In LIMITE, close shots predominate: the close ups , which reveal the reactions and the soul states of the characters, and the detail shots , which distinguish a fragment of a face or a body. General shots are very rare . An example of this aesthetics of fragmentation is the cinema sequence . The spectators are only seen through parts of the face [eyes and mainly mouths], never through the whole body. Another example is the sequence , in which the passers-by are framed from waist downwards.
The shots arrangement of LIMITE is based on the composition principle that privileges the detail. There is very little dramatic action in the film, and this explains the shortage of medium shots ,  and assembly shots , . Shot  exemplifies almost all shots (it begins in general shot and ends in detail shot in contre-plongée).
There are several contre-plongée shots , , , , often in inclined angles and some in plongée , , , ,  and .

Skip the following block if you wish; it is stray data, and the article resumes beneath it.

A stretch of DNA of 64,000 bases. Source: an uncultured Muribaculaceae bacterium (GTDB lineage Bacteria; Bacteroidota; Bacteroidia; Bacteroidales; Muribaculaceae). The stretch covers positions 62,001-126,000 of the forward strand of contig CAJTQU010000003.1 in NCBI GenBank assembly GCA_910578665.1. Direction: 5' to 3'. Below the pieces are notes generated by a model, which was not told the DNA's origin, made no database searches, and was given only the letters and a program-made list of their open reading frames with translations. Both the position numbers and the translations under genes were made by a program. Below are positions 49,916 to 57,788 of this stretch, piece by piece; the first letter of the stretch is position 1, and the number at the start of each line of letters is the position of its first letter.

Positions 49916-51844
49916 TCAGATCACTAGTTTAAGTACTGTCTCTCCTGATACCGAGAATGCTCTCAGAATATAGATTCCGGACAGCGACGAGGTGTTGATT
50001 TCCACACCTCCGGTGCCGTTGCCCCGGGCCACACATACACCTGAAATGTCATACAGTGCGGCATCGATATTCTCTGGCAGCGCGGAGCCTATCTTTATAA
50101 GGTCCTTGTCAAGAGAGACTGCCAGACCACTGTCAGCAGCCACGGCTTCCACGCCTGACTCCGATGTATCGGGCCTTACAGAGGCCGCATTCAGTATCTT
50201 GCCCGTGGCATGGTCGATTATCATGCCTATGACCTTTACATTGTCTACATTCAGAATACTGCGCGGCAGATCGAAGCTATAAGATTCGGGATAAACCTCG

The rigorous photographic composition assures a formal relation of the shots which lasts during the film, keeping the same force lines.
In LIMITE the movements of the cam in diagonal and in perpendicular directions can be observed , , [286a], , , .
The circular element appears in detail shots of objects in counterpoint to the diagonal force lines strongly marked in the photography , , , .
The cam also presents circular movements in vertical and horizontal axis , ,  and .
The elements of nature also appear strongly marked: vegetation , , , , ; wind ,  and ; and water , , , , , [422a],  and .
In the atemporal limited narrative of LIMITE, the action of the elements evokes the time cycle, as well as the rotation of the handle, of the train’s wheel and of the cam.